scope of his employment, then a motion for a direction of a verdict for the defendant owner will be granted. If, however, the evidence is contradictory, or reasonably subject to contradictory interpretations, the question of liability is for the jury." Tischler v. Steinholtz, 99 N.J.L. 149, and cases therein cited; Okin v. Essex Sales Co., 103 Id. 217; Dooley v. Saunders U Drive Co., 109 Id. 295, and cases therein cited.

It is contended by the appellant, Helen B. Strout, that the evidence established that although the car involved in the accident was owned by her and under the law was presumed to be under her control and operation, the uncontradicted proofs established that the car was out of her control, was not being used by or for her at the time of the accident and that therefore the presumption of law was so clearly overthrown as to require the court to deal with the question as one of law and not as one of fact for the jury.

We think there is merit in this contention.

It was established beyond question that Mrs. Strout, who lived in East Orange, owned two automobiles and that she frequently loaned one to her friend, Mrs. Coyne, who lived in Passaic, that for a week before the accident Mrs. Coyne had possession of and used for her own purposes the automobile involved in the accident; that Peter Shaffer, employed as a mechanic in a Ford garage at Passaic, was a frequent caller upon Mrs. Coyne at her home in Passaic and on one or two occasions, met there Mrs. Strout, whom he scarcely knew; that on the Saturday night preceding the Sunday on which the accident occurred, Shaffer called on Mrs. Coyne, took her out in his own car and left her at her home about eleven-thirty P.M.; that either at his own or Mrs. Coyne's suggestion when he left he took Mrs. Strout's automobile for the purpose of adjusting on the following day its brakes and steering gear, and that he was going to do this for Mrs. Coyne. He left his own car for Mrs. Coyne to use until he made the adjustments and returned the Strout car to Mrs. Coyne.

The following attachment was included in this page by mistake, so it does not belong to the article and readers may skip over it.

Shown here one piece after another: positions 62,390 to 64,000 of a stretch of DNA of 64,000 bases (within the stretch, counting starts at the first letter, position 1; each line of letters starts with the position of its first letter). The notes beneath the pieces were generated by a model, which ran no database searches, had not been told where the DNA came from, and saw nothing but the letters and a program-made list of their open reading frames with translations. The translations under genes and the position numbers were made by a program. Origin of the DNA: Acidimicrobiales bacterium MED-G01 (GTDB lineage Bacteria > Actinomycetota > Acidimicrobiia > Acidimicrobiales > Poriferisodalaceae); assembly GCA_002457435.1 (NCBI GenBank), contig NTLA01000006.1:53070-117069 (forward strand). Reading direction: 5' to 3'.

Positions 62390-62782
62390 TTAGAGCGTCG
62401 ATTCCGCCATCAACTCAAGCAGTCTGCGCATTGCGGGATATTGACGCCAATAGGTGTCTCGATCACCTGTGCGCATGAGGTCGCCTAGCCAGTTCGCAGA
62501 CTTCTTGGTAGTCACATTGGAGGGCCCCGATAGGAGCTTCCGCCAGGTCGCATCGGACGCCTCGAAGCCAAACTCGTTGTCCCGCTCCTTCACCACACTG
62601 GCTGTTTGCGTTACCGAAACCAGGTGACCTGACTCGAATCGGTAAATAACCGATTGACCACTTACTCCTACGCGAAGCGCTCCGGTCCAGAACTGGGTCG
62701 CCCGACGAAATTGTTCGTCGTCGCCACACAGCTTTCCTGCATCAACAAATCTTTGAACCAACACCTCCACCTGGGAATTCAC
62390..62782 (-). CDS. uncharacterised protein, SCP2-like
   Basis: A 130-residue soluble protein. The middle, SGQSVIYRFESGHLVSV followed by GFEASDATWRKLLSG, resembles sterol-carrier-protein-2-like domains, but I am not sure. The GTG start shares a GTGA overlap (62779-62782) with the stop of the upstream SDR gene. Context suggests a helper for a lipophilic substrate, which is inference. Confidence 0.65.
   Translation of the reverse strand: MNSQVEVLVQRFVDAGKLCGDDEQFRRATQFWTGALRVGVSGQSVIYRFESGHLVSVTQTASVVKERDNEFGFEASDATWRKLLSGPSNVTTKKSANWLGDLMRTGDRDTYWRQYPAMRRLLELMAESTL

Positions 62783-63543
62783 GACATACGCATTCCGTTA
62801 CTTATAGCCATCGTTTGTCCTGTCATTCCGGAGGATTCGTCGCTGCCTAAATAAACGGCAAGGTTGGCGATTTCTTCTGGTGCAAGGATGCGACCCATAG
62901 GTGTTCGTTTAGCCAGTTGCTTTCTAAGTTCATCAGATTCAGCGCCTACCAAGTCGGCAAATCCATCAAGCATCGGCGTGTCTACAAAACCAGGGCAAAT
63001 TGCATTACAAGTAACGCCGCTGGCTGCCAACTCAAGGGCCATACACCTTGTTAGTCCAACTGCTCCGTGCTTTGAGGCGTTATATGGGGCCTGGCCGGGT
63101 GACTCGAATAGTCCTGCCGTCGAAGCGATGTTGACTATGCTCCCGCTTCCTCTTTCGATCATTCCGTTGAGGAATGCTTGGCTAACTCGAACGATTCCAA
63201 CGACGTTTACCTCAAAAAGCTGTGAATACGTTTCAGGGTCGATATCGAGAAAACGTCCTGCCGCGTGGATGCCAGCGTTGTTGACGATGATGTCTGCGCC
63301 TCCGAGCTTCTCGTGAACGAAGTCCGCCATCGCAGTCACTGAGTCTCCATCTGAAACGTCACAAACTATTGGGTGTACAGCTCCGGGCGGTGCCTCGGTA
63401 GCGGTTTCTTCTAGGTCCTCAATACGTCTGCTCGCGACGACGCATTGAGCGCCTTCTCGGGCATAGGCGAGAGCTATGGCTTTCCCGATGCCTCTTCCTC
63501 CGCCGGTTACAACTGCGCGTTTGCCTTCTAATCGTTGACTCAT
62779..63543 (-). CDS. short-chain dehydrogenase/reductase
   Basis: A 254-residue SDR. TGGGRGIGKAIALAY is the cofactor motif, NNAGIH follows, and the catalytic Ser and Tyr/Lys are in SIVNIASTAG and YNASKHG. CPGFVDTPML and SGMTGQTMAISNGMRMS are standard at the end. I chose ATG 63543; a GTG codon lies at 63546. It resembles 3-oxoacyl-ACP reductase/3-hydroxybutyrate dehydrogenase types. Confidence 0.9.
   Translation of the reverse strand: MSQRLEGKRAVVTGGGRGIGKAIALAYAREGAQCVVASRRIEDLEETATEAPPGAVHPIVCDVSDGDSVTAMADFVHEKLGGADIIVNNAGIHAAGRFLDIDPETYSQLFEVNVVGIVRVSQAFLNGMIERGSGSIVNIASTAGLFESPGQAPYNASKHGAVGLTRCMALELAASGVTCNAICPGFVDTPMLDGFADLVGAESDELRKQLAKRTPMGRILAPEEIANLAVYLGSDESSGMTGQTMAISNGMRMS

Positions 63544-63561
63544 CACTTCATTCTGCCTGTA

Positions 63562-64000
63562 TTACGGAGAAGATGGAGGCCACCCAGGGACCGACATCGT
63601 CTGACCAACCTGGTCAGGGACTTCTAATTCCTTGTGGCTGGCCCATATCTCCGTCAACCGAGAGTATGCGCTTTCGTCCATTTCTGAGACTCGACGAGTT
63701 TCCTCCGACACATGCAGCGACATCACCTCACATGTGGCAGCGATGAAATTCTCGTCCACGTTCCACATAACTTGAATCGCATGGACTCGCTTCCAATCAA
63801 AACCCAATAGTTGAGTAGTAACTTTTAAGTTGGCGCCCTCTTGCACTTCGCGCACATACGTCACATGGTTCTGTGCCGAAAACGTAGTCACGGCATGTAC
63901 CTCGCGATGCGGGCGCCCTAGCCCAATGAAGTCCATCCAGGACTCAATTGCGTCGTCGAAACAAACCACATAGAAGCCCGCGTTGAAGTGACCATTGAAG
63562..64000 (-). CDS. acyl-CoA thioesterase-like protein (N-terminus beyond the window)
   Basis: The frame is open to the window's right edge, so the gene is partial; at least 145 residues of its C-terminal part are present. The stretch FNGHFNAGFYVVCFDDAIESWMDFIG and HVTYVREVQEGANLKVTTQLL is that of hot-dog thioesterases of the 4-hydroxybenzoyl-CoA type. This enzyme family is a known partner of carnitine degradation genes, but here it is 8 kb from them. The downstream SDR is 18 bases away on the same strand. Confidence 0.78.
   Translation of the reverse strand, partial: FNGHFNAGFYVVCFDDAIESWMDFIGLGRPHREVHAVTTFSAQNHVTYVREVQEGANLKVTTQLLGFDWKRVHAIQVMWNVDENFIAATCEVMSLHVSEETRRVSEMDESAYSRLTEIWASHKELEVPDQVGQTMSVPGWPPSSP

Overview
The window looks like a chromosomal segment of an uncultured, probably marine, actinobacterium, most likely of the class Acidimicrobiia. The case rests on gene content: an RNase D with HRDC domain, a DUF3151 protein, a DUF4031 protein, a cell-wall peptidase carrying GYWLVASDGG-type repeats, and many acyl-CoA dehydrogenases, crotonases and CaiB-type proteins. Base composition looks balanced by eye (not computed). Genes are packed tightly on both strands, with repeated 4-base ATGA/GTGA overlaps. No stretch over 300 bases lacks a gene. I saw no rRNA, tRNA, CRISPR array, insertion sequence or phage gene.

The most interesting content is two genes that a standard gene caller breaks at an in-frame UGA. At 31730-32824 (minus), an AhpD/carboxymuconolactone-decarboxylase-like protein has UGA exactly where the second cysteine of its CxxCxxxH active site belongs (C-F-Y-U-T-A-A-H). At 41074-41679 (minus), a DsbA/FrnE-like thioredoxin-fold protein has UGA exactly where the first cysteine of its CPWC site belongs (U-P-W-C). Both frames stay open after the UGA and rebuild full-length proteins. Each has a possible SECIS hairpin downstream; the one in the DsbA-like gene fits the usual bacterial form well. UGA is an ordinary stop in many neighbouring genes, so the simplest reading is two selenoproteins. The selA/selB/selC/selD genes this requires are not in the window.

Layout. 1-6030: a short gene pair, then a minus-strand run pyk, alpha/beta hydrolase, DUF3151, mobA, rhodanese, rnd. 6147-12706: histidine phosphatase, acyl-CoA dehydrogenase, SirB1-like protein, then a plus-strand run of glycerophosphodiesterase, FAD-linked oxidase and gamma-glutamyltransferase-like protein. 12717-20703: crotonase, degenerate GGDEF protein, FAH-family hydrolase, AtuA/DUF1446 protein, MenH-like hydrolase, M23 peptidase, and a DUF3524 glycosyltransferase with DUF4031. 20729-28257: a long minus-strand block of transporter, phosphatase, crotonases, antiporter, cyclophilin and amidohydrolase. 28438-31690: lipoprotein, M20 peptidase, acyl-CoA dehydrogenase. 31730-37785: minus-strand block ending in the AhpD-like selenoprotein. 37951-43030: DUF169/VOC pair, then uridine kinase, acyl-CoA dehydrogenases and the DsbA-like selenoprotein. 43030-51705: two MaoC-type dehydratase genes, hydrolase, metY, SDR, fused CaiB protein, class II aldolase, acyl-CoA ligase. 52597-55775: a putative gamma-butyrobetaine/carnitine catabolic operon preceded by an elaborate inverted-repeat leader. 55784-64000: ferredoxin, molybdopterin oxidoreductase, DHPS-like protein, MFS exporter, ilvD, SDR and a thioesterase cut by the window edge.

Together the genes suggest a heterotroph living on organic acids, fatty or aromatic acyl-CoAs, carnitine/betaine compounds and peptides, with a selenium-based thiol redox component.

There was ample evidence by Shaffer, Mrs. Coyne and Mrs. Strout that Shaffer acted without the knowledge, authorization or consent of Mrs. Strout.

There can be no question that the presumption that Shaffer was Mrs. Strout's servant or agent at the time of the accident raised by her ownership of the car was overcome by the evidence submitted by the defendant unless the testimony of the plaintiff Emil Zahuransky was sufficient to raise an issue of fact. Zahuransky testified that several months after the accident he called upon Mrs. Strout and that Mrs. Strout then told him that she knew Shaffer; that on several occasions Shaffer was driving her car with her permission. Then followed the question propounded by plaintiffs' attorney to Zahuransky and answer thereto, which the trial court thought raised a question of credibility for the jury to decide.